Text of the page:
NEW BRUNSWICK – More than three-quarters of New Jersey registered voters are in favor of a constitutional amendment to raise the state’s minimum wage, according to a new Rutgers-Eagleton Poll. Only 18 percent say they will vote against the measure to increase the minimum wage to $8.25 per hour. Even a large majority of Republicans plan to vote for the increase, despite Republican Gov. Chris Christie’s veto of similar legislation.
“Support for a higher minimum wage indexed for inflation has been overwhelming since the question was place on the ballot,” said David Redlawsk, director of the Rutgers-Eagleton Poll and professor of political science at Rutgers University. “Voters are very sympathetic to the idea that the lowest wage workers need an increase.”
Garden Staters also want a chance to vote on same-sex marriage: 67 percent want the question on the ballot, while 25 percent do not. If given the opportunity, 59 percent would vote to legalize same-sex marriage, while 30 percent would vote no, and 11 percent are unsure.
The Legislature has not placed same-sex marriage on the ballot so far, and it is unclear if it will. “But Democrats have every incentive to do so, given strong support for the proposition among their base,” said Redlawsk. “The question would certainly energize key Democratic constituencies.”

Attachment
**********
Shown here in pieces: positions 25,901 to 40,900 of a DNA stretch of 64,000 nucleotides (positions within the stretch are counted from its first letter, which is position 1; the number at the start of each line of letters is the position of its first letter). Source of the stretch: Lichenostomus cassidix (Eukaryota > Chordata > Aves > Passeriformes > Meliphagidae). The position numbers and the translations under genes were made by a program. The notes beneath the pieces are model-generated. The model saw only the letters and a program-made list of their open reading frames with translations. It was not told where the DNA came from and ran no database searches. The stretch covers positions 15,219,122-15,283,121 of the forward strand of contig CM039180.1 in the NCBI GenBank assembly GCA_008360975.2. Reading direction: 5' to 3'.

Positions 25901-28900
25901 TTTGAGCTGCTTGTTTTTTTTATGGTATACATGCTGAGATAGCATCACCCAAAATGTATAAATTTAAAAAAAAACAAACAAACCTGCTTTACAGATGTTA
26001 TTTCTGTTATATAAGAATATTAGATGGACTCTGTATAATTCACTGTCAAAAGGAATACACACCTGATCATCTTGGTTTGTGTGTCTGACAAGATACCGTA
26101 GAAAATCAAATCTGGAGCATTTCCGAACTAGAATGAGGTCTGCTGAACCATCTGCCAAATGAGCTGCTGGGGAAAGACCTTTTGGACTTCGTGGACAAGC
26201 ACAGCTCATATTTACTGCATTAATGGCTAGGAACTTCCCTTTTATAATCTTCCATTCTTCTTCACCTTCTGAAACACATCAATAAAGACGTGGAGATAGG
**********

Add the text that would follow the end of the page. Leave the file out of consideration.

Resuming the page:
Recent polling shows Christie leading state Sen. Barbara Buono by 32 points in the governor’s race, but voters appear ready to stick with Democrats in the Legislature. A statewide ballot test shows voters prefer generic Democrats over Republicans by 16 points. These results are similar to the last Rutgers-Eagleton Poll in April. However, favorable impressions of the Democrat-controlled state Legislature are down by double digits: 30 percent report a favorable impression, as compared to 41 percent in April. Unfavorable impressions are up six points, to 26 percent.
“While Democrats worry about low turnout due to both the U.S. Senate special election three weeks earlier and the lack of enthusiasm so far for Buono, the preference for Democrats in the Legislature remains strong,” noted Redlawsk. “As always with statewide generic ballot tests, some individual races are likely to be much closer. These questions do not get at specific races.”
Results are from a poll of 888 New Jersey adults conducted statewide among both landline and cell phone households from June 3-9 with a margin of error of +/- 3.3 percentage points. The subsample of 763 registered voters reported here has a margin of error of +/- 3.6 percentage points.
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